Garden vibe

20200424-Garden-vibe
Garden vibe (8″ x 8″ acrylic on raised wood panel)

These current times have me experimenting more with my art for some reason. Anyway, this is painted in acrylic which I haven’t done much with for a few years. It felt more playful and less “pressure-y” which was what I needed! And it turned out to be playful too – no surprises there! Acrylic dries so fast that if you decide a colour or shape isn’t working, you can paint over it almost right away. So different from both oils and watercolour.

Tom found inspiration for a very dynamic poem here! He adds some background information in case you’re wondering – like I did – what the heck that word means:
Thylakoids–which sound like they should be some kind of creature on
Edgar Rice Borough’s “Barsoom” (Mars)–are the structure within
chloroplasts where the light-dependent reactions that almost all life on
Earth ultimately depends on take place.

Storms of summer, raging light
crashing down as photic waves
sweep the beaches of the night
and shift dark beasts within their caves:
the sleeping thylakoids are roused
by the light in which they’re doused.
They ride the surges, open wide,
absorb the roaring solar tide
and feel some energy within
as bonds are broken and remade
within this bright and sunny glade,
a garden without sin
where simple surfaces abound
but deep beneath the truth is found.

image (c) 2020 Hilary Farmer
poem (c) 2020 TJ Radcliffe

 

further development of a painting…

the voyage - final detail sketch
the voyage – final detail sketch

This week I prepared my 18×24″ canvas with a variety of colours all in the mid tones in terms of darkness. I also sketched the position and clothing for the figure in the painting. The final result was refined during class today while producing this sketch to be used to transfer the most detailed part of the painting onto the canvas. For this I simply traced the sketch onto tracing paper, put graphite from my handy 6B pencil on the back and then transferred onto my canvas. It was still hard to see, so I followed up by applying some acrylic paint (raw umber) to follow the outline.

the voyage - outline added to colour-washed background
the voyage – outline added to colour-washed background

At this point some more adjustments were made with the teacher’s advice. The balance and composition were improved until we were both satisfied.

the voyage - tonal wash added
the voyage – tonal wash added

There was only enough time left to add some tone to the painting – also in a wash of raw umber acrylic paint. Since the light source will be from the far side of the hills, just adding the wash starts to give that feeling, starting to create ambiance and give an idea of the shape of the final painting. Even though this painting will be completed using oil paint, doing the painting to this point using acrylic was helpful as the detail won’t be smudged away when the oil paint is added next week.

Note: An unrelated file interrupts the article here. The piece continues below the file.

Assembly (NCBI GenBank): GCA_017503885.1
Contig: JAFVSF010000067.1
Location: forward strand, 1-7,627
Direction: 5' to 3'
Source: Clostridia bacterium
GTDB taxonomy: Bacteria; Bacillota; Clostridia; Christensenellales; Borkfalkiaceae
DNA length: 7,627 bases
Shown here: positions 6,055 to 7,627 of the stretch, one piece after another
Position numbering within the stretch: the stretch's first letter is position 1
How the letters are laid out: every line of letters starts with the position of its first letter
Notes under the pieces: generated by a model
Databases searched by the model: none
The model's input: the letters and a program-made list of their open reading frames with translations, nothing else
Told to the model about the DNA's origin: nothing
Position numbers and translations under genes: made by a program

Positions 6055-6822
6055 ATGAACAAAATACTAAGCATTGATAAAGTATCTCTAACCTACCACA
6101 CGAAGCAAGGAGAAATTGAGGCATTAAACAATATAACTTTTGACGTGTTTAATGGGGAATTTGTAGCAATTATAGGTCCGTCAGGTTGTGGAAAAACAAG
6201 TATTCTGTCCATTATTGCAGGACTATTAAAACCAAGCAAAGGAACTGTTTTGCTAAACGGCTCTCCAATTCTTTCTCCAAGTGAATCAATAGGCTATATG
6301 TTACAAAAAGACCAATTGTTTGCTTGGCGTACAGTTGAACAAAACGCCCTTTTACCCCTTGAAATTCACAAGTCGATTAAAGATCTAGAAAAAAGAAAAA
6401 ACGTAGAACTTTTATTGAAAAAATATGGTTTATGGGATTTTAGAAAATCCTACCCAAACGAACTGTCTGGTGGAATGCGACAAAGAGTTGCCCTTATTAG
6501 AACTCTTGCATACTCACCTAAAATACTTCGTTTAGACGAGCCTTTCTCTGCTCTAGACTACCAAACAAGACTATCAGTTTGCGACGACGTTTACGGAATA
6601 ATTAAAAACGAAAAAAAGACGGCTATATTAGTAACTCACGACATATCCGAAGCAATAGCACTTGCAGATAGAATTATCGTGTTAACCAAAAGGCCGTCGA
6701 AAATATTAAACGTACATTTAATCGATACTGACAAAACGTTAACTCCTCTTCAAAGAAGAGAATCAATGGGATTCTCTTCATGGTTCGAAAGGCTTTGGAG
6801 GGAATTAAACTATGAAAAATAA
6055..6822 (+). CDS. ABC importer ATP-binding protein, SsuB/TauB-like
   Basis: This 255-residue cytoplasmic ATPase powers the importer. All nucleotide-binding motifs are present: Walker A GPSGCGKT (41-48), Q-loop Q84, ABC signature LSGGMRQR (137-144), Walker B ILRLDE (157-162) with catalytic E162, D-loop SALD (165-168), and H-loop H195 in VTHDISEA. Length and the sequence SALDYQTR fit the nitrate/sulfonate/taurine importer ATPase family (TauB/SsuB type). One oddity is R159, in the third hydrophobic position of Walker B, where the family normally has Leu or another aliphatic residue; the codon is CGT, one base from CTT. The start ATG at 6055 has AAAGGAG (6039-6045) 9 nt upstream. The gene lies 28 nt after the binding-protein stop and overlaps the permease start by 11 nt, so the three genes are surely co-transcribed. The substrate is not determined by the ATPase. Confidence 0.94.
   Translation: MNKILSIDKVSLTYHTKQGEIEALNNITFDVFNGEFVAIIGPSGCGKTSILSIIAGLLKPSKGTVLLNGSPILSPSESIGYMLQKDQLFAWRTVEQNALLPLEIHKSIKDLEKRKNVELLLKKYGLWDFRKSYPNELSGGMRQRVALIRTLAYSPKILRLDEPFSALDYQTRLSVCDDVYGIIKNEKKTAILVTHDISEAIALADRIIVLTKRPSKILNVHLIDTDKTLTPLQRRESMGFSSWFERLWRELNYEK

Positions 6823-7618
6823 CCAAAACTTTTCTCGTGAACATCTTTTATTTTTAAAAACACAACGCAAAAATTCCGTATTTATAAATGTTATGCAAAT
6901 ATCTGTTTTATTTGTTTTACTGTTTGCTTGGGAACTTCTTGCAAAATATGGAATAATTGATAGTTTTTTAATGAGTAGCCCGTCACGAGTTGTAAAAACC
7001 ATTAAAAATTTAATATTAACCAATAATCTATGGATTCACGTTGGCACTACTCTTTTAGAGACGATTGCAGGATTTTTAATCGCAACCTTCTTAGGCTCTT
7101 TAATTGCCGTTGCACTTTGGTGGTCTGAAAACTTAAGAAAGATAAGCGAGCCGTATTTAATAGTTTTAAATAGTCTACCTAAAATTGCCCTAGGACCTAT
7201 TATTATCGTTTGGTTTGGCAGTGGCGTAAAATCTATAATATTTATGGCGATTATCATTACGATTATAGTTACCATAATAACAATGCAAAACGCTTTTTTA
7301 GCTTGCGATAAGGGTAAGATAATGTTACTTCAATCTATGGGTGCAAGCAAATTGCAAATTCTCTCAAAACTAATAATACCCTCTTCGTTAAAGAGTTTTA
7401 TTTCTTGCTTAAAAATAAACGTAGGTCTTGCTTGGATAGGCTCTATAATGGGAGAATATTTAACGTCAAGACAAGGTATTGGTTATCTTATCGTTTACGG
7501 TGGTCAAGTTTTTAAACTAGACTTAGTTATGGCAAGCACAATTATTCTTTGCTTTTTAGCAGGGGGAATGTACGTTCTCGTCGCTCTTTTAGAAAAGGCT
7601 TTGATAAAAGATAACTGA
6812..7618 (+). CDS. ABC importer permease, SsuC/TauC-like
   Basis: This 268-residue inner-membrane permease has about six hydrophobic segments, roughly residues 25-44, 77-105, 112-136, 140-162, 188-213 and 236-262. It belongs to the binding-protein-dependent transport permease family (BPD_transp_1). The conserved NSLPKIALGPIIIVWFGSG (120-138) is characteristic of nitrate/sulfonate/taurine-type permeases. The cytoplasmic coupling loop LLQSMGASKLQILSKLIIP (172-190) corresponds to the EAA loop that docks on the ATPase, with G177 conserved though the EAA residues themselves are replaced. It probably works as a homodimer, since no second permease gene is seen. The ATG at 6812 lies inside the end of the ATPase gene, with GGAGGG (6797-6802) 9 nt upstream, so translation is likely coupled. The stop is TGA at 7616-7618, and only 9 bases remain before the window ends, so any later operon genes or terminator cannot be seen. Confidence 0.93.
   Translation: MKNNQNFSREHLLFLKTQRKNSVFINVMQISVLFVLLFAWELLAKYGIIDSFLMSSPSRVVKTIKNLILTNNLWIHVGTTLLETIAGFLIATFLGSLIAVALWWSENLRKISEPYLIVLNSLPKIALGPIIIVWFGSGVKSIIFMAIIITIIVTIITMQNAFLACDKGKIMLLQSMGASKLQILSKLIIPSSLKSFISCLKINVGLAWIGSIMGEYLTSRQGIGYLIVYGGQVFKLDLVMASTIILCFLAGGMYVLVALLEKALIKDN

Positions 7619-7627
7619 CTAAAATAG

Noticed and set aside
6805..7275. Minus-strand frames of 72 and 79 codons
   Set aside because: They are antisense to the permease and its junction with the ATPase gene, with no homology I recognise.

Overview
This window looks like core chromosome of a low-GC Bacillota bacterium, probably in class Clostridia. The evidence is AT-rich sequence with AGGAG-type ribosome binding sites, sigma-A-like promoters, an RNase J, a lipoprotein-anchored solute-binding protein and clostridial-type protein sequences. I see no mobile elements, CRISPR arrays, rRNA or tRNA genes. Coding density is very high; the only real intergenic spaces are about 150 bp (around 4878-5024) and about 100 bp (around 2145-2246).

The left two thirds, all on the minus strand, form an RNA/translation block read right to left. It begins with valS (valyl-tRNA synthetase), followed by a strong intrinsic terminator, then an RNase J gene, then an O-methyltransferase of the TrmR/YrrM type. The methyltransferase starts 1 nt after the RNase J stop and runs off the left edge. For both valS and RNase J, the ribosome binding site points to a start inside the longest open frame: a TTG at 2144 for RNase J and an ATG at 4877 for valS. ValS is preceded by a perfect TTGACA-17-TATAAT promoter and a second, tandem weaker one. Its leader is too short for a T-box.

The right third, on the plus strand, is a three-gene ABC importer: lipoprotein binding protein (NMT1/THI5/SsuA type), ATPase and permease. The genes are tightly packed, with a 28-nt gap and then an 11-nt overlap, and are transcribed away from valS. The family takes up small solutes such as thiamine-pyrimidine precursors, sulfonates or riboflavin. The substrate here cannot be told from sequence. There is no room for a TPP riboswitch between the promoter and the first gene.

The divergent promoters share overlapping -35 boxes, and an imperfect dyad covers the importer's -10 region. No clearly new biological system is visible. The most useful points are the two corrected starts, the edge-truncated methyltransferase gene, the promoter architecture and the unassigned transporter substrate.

Last time I posted poems that Tom had sent me for this work – here is another one, a haiku:

Clotho’s tangled thread
trails across the pier at dawn
she casts herself free

images (cc) 2013 Hilary Farmer
poetry (c) 2013 TJ Radcliffe

curious koi and haiku…

curious koi
curious koi

Another in the series from the last post. Tom’s haiku is clearer in this one since fewer layers were added after the text.

opening their eyes
curious koi might enquire
after the abyss

(c) 2013 TJ Radcliffe

It is hard to see this painting well in a photograph since the texture catches the light. Actually, the painting looks very different under different lighting conditions. The detail below was taken later in the day and shows another feeling… more abyss-like!

the abyss
the abyss

Playing with texture but using a similar palette with metallics to make a visual connection with the previous water lily painting.

image (cc) 2013 Hilary Farmer
12″x12″mixed media on panel

On another note, you will find a new link – twig and leaf – in my blog roll. Here’s a recent lovely post.

Have a great week!

yellow parrot tulips…a painting process

step 1 - background

I originally bought the tulips in March 2010. I was thinking at that time that if I left the canvas white where the tulips would be, that they would glow better and the yellow would be truer.

step 2

When I decided to actually develop this painting last weekend, I decided that I would be able to have a looser approach if the whole background was filled in and I wouldn’t have to worry about white canvas peaking through where I didn’t want it to.

step 3

Then I needed to actually start painting the tulips. Fortunately I had taken photos of the original tulips to work from. It developed quite quickly but didn’t yet have the contrast I wanted.

step 4

At this point I darkened up some areas and added some highlights to increase contrast. (Unfortunately, the photo doesn’t show this very clearly)

final step

Here I laid in some thick layers of paint to given some texture on the petals and leaves and finally the signature!

detail

A detail to show the texture. Since I have been finding it a bit of a challenge to stay loose when working on canvas (as opposed to paper) I am reasonably pleased with the results.

images (cc) 2011 Hilary Farmer